Nathan (vovat) wrote,

That Sphinx!

When thinking of sphinxes, two images immediately come to mind. One is the giant statue in Egypt, and the other the mythological monster who asks riddles like "What goes on four legs in the morning, two in the afternoon, and three at night?" and "What's the difference between a pit bull and a hockey mom?" [1] The two are obviously related, yet they seem to have arisen from different cultures. As I mentioned a while back, the sphinx is cut from much the same metaphorical cloth as griffins and cherubim. They're carvings of creatures that are part human and part animal, and are often used as guardians for holy sites. Most Egyptian sphinxes had the faces of men, but some of them also had rams' heads. The face of the best-known sphinx, that of Giza, is commonly believed to be that of the Pharaoh Khafra, with whom the pyramid behind it is also associated. A statue of Khafra does bear similar features, but it's probably difficult to make a face built on such a large scale resemble anyone in particular. The fact that the Great Sphinx no longer has a nose has been variously blamed on Muhammad Sa'im al-Dahr, Napoleon, Alexander the Great, and Disney's Aladdin.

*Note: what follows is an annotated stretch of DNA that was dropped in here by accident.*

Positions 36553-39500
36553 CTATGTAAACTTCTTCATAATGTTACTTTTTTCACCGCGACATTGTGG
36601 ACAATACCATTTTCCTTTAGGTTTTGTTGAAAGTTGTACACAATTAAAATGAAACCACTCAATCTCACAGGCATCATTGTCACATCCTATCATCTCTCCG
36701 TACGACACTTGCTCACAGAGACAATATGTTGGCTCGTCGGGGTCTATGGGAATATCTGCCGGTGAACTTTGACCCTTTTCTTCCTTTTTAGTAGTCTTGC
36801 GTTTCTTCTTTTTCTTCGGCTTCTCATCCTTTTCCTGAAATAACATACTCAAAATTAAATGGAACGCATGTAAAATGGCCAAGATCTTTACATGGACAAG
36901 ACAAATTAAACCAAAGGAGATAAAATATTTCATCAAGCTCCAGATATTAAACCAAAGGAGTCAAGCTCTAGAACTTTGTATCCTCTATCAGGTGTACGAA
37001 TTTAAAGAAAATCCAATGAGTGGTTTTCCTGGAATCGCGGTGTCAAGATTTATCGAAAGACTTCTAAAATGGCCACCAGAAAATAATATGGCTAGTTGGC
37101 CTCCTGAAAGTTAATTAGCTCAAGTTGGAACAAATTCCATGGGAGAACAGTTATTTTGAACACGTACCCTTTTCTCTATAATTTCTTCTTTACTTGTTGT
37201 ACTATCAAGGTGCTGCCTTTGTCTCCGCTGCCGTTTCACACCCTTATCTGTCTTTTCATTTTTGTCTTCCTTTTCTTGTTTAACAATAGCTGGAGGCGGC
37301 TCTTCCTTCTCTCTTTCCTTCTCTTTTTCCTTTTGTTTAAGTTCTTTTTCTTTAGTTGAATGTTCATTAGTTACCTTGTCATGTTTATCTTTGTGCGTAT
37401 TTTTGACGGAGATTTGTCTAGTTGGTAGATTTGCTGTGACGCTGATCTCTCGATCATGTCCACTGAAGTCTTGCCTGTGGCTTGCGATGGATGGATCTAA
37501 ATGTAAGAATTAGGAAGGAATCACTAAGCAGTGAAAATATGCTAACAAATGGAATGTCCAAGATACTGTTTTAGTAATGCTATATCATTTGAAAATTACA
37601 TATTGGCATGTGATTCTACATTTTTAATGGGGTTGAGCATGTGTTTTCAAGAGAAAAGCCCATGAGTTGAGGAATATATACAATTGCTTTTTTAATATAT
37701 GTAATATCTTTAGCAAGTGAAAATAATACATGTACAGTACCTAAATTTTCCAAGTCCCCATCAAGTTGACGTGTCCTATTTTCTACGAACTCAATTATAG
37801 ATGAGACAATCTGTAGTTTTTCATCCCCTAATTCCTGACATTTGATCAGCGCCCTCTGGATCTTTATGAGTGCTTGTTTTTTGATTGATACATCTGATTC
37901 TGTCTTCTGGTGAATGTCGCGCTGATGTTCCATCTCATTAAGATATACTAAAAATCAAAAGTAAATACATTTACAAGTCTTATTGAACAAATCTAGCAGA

I believe there's only one Sphinx known to be mentioned in classical Greek mythology, referred to as Phix by Hesiod. The Sphinx had the head of a woman, the body of a lion, and the wings of an eagle; and was related to various other composite monsters. She stood near the entrance to the city of Thebes, and when Oedipus successfully answered her riddle, she committed suicide. Now that's what I call a fine Phix! Why she couldn't just get another riddle isn't really clear. Anyway, when the Greeks first saw the Egyptian statues, they called them sphinxes because of their similarity to the mythical creature. I don't believe there's any record as to what the ancient Egyptians themselves might have called them. And the rest is history, or mythology, or something. Because of the connection that the Greeks saw, the riddling sphinx is often identified with Egypt, even though the myth placed it in Thebes. Then again, there was also a Thebes in Egypt, wasn't there? Blame that one on the Greeks' giving their own names to everything.

[1] The answers, of course, are "a man" and "Michael Vick doesn't kill hockey moms, at least as far as we know."
Tags: history, monsters, mythology
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